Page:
Fun with Foursquare

Screen shot 2010-02-02 at 9.25.27 PM I know I'm about two years late to this, but I'm really digging Foursquare. I remember meeting the guys behind Dodgeball in NYC before it was acquired by Google, and seeing how people used the service, but it seemed like an idea that could only fly in a densely populated place like Manhattan with its plethora of choices of things to do.

Fast forward a few years and I load up the foursquare client on my phone for the hell of it and notice that most of the downtown restaurants in my little neck of the woods an hour from Portland, Oregon are all listed with mayors, tips, and everything else. As I've driven around Portland and flown down to Southern California, I've been constantly surprised at the depth of coverage and wealth of tips available in larger cities.

The app is fun and using it is very much a game, but what I'm most interested in is how it's both a useful utility, but also has personality because it's basically crowd-sourced information from regular people. Similar services like Yelp feel more like a yellow pages with comments thrown in, where Foursquare is the exact opposite: it feels like a giant community blog with some maps thrown in.

As their database fills out, I'm interested in all the ways it could be harnessed for other applications. I could totally see a Fuelly/Foursquare mashup where you both check-in at a gas station you're fuelling up at and you can add your mileage stats to Fuelly at the same time.

Anyway, I know it's been around a while and is old news to every friend in San Francisco and NYC, but the app is useful even in the 'burbs and rural places now that more people are using it. I'd say it's officially hit mainstream.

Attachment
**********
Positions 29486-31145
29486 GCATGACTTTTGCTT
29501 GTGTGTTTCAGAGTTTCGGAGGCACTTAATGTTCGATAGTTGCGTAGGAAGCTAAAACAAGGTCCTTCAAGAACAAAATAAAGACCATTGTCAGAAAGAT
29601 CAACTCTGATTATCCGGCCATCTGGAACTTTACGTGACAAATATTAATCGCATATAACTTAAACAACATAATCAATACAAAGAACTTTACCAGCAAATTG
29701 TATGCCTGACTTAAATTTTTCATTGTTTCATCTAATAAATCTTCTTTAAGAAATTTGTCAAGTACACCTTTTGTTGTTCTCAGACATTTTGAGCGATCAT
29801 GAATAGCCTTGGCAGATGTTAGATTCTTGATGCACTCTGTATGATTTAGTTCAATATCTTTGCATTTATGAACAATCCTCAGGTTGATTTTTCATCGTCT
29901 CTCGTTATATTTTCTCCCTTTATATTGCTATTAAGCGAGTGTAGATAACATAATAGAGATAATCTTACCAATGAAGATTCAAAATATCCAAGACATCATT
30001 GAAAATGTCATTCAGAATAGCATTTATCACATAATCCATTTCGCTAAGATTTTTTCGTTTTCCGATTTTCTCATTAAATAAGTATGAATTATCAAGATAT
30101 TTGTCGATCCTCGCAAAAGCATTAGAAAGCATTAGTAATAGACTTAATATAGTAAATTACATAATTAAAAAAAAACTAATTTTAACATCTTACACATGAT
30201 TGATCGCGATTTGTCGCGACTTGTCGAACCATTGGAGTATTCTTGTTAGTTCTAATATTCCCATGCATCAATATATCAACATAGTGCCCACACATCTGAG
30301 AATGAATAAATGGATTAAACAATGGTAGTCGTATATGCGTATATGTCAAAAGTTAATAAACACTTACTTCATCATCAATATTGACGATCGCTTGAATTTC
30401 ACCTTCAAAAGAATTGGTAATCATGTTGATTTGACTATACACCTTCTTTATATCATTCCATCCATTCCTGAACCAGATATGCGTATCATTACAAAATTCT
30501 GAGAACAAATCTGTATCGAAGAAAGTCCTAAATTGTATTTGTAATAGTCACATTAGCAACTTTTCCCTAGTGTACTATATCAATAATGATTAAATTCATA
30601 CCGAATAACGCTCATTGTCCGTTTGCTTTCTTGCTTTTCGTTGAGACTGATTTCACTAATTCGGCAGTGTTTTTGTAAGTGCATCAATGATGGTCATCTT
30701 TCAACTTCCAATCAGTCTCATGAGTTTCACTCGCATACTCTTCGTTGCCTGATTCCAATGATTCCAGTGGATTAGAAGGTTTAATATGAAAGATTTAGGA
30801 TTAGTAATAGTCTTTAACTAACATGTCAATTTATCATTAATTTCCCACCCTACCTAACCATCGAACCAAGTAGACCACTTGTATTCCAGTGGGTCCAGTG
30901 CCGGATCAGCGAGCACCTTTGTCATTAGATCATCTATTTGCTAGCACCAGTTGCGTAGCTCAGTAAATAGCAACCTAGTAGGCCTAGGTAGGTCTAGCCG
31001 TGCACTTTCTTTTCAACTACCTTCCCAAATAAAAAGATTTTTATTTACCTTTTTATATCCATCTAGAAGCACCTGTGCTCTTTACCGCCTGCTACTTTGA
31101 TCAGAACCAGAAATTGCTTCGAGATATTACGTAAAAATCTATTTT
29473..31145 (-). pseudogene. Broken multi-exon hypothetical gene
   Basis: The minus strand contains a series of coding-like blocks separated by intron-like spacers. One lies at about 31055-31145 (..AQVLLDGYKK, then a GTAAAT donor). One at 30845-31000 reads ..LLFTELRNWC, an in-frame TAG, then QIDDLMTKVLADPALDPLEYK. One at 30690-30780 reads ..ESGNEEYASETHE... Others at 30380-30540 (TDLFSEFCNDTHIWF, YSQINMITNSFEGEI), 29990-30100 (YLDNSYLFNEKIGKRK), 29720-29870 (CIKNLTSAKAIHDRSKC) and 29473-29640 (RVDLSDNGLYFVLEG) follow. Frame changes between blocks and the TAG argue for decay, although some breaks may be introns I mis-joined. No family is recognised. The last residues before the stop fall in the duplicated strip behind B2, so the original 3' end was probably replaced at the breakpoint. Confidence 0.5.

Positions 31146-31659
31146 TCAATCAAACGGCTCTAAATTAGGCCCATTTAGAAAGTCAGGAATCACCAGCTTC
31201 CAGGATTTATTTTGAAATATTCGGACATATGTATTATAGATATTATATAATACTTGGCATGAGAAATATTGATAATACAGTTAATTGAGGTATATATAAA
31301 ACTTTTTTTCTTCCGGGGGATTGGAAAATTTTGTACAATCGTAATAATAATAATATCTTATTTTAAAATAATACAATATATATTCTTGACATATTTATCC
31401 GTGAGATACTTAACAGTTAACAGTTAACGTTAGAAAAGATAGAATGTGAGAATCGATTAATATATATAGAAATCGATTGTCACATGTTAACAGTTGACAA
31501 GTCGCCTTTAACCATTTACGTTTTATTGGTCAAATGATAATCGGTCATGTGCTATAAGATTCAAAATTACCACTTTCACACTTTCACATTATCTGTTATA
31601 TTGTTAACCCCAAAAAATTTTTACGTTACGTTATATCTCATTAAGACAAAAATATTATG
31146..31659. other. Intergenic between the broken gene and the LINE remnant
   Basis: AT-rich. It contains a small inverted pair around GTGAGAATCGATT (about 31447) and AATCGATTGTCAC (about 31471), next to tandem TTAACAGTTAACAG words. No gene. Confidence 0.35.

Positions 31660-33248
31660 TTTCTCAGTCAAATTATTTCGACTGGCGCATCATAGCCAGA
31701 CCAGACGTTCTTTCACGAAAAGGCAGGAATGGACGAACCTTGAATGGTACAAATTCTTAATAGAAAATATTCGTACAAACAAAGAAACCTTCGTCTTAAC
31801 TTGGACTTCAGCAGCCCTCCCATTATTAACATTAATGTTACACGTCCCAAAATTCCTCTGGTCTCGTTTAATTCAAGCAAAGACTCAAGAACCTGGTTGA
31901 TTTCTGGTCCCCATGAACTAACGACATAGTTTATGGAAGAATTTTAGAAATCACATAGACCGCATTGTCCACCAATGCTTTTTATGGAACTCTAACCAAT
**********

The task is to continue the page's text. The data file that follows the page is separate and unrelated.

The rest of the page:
Oh also: two quick tips. Connect your profile to Twitter and Facebook, but be sure to turn off automatic status update check-ins. Those are almost always annoying to your followers. Second tip: only add friends you've dined with in real life. The app automatically exposes your mobile phone number to your friends list which is a new level of intimacy for most social software. So unless you want to get rung up by random internet strangers from every other social network you're on, keep your friends list tighter than usual.

3 Comments

  • What rural places are you talking about? I’m totally not seeing anything around here.

  • huh, I’m seeing stuff in lots of small towns out here.
    Another part of the fun of using this is basically being a content librarian for the real world. Even when I check into existing places, I’m most often correcting address/phone/spelling info on the businesses and I’m always adding new ones.

  • I believe you can turn off the phone number option on the website, but I could be wrong.

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